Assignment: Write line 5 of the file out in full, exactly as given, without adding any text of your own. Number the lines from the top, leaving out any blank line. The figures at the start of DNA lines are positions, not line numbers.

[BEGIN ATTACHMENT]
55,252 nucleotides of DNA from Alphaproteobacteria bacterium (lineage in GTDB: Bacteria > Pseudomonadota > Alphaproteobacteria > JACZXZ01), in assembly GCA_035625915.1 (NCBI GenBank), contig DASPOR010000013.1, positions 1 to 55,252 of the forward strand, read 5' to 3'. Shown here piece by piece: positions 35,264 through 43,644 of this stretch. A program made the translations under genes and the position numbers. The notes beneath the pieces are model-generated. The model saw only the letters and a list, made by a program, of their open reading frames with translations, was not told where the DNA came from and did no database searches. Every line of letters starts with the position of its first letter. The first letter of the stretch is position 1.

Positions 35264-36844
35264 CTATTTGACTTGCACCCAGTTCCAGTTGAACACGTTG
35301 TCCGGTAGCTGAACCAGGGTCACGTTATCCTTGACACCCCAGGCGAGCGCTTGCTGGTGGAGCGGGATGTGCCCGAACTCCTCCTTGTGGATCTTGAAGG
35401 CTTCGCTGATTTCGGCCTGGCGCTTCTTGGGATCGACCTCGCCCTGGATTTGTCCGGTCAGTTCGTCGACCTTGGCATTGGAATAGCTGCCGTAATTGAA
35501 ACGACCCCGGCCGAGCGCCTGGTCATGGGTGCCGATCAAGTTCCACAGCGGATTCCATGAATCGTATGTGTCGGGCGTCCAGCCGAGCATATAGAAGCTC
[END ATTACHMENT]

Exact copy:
35401 CTTCGCTGATTTCGGCCTGGCGCTTCTTGGGATCGACCTCGCCCTGGATTTGTCCGGTCAGTTCGTCGACCTTGGCATTGGAATAGCTGCCGTAATTGAA